Why do we have or want frigates today?
Sadly, the most accurate answer is probably just because we’ve always had them.
We’re going to take a look at the role of the frigate, its historical function, and how that role translates into today’s naval force, if it even does.
Frigates originated in the days of sail. They were single deck ships designed to be fast. They were not part of the line of battle. Their role was patrol, scouting, commerce raiding, escort, communications, and diplomacy (often of the gunboat variety!).
It was their scouting and patrol functions that were most valuable in that they provided what we now refer to as ‘situational awareness’ for the fleet commanders. In many respects, fleet commanders valued frigates more than ships of the line.
As the age of steel and steam emerged, the traditional frigate somewhat disappeared. The scouting role for the fleet became the responsibility of the cruiser – more so when aircraft appeared and cruisers could launch their own planes. Cruisers were the eyes of the fleet commander until the rise of aircraft when carrier and land based, long range scout planes largely took over the role.
By the time of WWII, frigates were relatively rare. However, the advent of submarines gave rise to the small anti-submarine ship which, in the US Navy, was referred to as a destroyer escort (DE) although in terms of size the DE slotted into the space between a destroyer and a corvette which would be the frigate space. The DE’s role was anti-submarine warfare (ASW) and escort. Other navies referred to the same function/size vessel as corvettes or frigates. Thus, we see the beginning of today’s widespread overlapping designations.
So, by the end of WWII the frigate’s traditional role of situational awareness had given way to ASW and escort.
During the post-war period the
continued building destroyer escort (DE) classes such as the, US
- Dealey, DE, 1952
- Claud Jones, DE, 1956
- Bronstein, DE, 1963
In 1975, the Navy redesignated many ship classes and introduced the formal use of the frigate (FF/FFG) designation. Subsequent classes such as the Garcia, Knox, and Perry were now frigates.
Regardless of designation, they retained the DE’s role of ASW and convoy escort.
As the Cold War developed and Western military planners contemplated the need to move convoys across the Atlantic to support a land war in Europe, Soviet submarines were seen as the major threat with some additional, less likely, threat from long range, cruise missile armed bombers. Thus, the convoy escort was mainly an ASW vessel with a nod to self or near area air defense – hence, the Perry FFG’s fit of Standard missiles.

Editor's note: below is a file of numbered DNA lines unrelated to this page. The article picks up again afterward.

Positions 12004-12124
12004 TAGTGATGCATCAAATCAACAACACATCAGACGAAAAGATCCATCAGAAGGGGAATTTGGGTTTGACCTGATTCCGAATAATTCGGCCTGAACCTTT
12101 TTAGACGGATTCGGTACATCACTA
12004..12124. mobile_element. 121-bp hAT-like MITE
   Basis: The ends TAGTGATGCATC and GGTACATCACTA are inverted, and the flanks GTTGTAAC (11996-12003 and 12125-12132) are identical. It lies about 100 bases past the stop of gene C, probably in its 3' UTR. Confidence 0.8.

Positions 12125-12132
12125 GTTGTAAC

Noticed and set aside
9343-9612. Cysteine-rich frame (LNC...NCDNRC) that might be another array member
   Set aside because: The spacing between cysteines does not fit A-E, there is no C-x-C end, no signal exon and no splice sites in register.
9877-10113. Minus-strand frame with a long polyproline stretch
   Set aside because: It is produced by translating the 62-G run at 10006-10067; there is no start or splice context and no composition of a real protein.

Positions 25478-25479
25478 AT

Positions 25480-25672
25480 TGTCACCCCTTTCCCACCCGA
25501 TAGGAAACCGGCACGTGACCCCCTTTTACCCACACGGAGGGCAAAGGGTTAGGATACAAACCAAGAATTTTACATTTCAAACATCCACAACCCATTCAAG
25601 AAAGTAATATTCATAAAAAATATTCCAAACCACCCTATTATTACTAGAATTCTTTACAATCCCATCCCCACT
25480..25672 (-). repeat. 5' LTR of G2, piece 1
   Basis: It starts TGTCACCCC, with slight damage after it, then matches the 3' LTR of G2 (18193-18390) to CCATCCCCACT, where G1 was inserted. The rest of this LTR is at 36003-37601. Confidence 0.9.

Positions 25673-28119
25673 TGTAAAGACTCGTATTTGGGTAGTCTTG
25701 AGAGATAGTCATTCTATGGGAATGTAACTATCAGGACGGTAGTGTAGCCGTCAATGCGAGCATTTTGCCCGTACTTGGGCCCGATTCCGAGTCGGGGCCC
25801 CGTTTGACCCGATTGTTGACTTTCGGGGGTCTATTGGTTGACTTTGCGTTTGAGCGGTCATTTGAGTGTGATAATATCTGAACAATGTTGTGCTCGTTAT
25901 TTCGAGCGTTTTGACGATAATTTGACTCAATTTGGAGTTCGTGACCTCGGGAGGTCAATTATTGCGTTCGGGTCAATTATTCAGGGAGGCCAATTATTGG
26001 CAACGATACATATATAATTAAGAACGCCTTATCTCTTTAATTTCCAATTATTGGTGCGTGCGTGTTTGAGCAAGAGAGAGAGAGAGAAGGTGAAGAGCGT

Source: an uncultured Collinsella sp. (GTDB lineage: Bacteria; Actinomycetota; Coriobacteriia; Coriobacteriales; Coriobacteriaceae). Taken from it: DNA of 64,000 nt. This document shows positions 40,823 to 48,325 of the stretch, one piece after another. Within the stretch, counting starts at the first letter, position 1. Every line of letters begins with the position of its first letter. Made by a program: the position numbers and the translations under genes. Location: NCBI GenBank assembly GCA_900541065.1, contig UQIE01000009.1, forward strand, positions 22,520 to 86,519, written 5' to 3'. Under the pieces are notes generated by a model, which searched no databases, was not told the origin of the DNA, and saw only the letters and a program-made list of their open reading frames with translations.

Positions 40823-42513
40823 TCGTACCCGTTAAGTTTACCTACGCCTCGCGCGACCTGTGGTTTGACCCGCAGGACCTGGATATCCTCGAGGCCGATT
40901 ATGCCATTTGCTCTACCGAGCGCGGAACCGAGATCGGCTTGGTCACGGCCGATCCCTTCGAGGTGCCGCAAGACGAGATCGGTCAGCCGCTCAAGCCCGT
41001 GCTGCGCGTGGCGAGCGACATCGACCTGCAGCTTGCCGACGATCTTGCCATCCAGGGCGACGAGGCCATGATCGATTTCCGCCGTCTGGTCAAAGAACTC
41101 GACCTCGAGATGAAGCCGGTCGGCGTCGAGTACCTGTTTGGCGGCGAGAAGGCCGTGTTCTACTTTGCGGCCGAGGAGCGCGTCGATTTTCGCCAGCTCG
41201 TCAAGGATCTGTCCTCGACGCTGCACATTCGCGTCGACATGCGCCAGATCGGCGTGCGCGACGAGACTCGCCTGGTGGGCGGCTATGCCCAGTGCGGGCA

With the collapse of the
Soviet Union the need for
massive cross-Atlantic resupply convoys disappeared and, to a large extent, so
did the need for frigates, at least in the convoy escort role. There just wasn’t any need for convoys and
this remained the case until the rise of . A China war once again raises the
specter of trans-oceanic convoys, this time across the Pacific. As with the Soviet scenario, submarines will,
again, present the major threat to convoys. China
Concurrent with the rise of the Chinese threat, small, conventionally powered submarines (SSK) proliferated and created a need for up close ASW although, in this case, the need is for pure ASW without the need for convoy escort or even limited area AAW. Thus, what is needed is a small, cheap, expendable, pure ASW vessel along the lines of a WWII Flower class corvette.
Another chapter in frigate development has been the world-wide tendency of budget-limited navies (almost everyone except the
and US !) to try to pack as much
firepower and capability as they can into their frigates since those ships are
what constitute the major suface combatant of those navies. If a frigate is your biggest ship, it makes a
certain kind of misguided sense to load it with as much capability as you can
to try to make it your ‘capital’ ship.
So called ‘frigates’ now perform almost every naval role: ASW, AAW, ASuW, cruise missile land attack,
etc. Unfortunately, this trend has led
many US Navy observers to call for similar frigates for the US Navy. We’ve already debunked this desire in
previous posts so I won’t belabor it further, here. Suffice it to say that the US Navy has no
need for a frigate and would benefit much more from a small, cheap, ASW
We see, then, that there have been three major incarnations of the frigate:
- the original sailing frigate with its role of fleet scout
- the oceanic convoy escort with its role of ASW and limited AAW
- the pseudo-capital ship of budget limited navies
Today’s frigates are, by and large, just generic surface ships of as a great a size and capability as the building nation can afford. Generally speaking, frigates with a specific role no longer exist.
Hopefully, this little review has shed some light on the historical development of frigates. In the end, though, this is just a semantics discussion. Lacking a specific role, a frigate can be anything and trying to compare one country’s frigate to another’s is pointless since it is not comparing apples to apples. So, sit back, relax, and enjoy your favorite version of ‘frigate’.
USS Ford – aviation frigate?